Last year, forced into it by injuries to staff, Bruce Bochy became masterful at relief by committee and in so doing joined managers of the future who recognize that the St. Louis Cardinals won the World Series in 2011 under Tony LaRussa by allowing the pitching game to change into a game of specialists and team play.
In the past, fans like myself struggled with Bochy’s decision to repeatedly leave starting pitchers in because he wanted to believe in their toughness and ability to get it done or because, as many said, “he’s a player’s manager.” But last year, forced to create a platoon of relievers to carry tight games (the only kind we really play, since we don’t have a lot of big bats), Bochy learned what Tony LaRussa understood when LaRussa became the first manager in MLB history to win a postseason series using relievers for more innings than starters (50 – 49 in the 2011 ALDS).
Purists and 20th century guys grumble about the closer and middle relievers, but let’s face it: there will never be another 300-win pitcher in the MLB again. Over a long season, it makes no sense to leave a guy in there while your opponent uses a middle reliever to go two innings, a specialist lefty to get one batter out and a shutdown closer to end games.
I’ve been saying this for more than half a decade and most people either disagreed or found it an ugly truth they wish would go away. Instead, it grows and flowers in teams like the 2011 Cardinals and the 2012 Giants. It is an inevitability of the post-steroid era, and of course, pitching wins pennants.
It’s been a long time coming and began with the development of a specialist: the closer.
Now we have left handed specialists like Javier Lopez and Jeremy Affeldt, and hard throwing middle relievers like Mijares, Ramirez and Casilla. We are developing a staff that, if necessary, could pull Timmy or Zito out of a game in the fourth inning of a horrible outing and still win the game. But I think Bochy and Co. are thinking of it out of concern for longevity of our starting five. With any other staff, our glaring weakness would be lack of depth at starting pitcher. LaRussa had to throw Carpenter out there three times to get it done. So resting Cain in the first half is a smart idea.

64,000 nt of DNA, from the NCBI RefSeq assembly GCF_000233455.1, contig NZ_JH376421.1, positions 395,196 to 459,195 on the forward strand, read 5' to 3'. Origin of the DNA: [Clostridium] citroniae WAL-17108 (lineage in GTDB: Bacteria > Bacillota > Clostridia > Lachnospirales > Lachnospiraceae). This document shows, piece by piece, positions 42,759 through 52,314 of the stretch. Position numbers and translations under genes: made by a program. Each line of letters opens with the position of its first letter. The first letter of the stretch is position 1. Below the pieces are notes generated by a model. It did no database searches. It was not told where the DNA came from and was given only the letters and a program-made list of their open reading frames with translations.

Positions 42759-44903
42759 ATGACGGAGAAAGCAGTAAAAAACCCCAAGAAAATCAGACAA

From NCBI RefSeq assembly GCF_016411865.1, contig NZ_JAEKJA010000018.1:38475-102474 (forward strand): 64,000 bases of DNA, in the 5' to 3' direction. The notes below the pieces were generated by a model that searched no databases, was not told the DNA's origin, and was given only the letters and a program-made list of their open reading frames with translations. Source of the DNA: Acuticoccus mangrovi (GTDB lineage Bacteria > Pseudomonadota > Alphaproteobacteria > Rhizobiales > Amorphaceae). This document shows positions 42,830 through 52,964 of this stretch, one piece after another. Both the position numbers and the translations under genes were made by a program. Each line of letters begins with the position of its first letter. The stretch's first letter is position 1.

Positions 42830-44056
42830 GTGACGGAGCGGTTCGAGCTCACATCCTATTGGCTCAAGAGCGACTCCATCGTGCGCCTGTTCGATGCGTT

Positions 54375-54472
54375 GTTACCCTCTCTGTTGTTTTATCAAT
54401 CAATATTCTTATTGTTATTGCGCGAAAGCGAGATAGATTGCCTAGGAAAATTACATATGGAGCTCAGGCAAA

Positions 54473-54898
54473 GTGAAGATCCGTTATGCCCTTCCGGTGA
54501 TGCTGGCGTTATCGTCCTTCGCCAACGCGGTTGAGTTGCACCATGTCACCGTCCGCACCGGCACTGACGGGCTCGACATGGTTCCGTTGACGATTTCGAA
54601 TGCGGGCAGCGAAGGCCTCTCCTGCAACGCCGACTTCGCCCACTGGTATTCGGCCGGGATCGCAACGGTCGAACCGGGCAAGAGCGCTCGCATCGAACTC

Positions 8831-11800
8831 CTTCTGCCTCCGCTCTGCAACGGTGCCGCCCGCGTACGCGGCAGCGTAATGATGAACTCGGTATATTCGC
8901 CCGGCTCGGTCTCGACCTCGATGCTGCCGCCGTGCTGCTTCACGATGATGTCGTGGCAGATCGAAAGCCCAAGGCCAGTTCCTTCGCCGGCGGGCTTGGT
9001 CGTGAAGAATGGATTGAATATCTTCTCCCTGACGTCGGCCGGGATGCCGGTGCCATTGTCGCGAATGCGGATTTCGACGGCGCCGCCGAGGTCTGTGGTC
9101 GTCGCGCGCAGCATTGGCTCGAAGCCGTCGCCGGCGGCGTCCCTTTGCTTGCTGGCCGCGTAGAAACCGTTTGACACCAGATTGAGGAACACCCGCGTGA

Developing middle relief has to start early in the season and be massaged and worked all season long. It requires unselfish play by starting pitchers, team play and good defense at all positions and a willingness not only to understand your role as a pitcher but to have the fire and desire to want to perfect it.
But most of all it requires a Manager with the courage to take risks for the sake of the long season’s final outcome.
Yesterday, on Opening Day, I was thrilled to see Bruce Bochy pull starter Matt Cain in a tight game against Clayton Kershaw early in the season without hesitation because he wanted relievers to get work under pressure and on the road. He wants to develop middle, long and late relief alongside a closer. He wants, and doesn’t fear, options.
Bochy, who has gone from good to masterful in the past four years, may just end up as one of those managers who deserves the title of genius.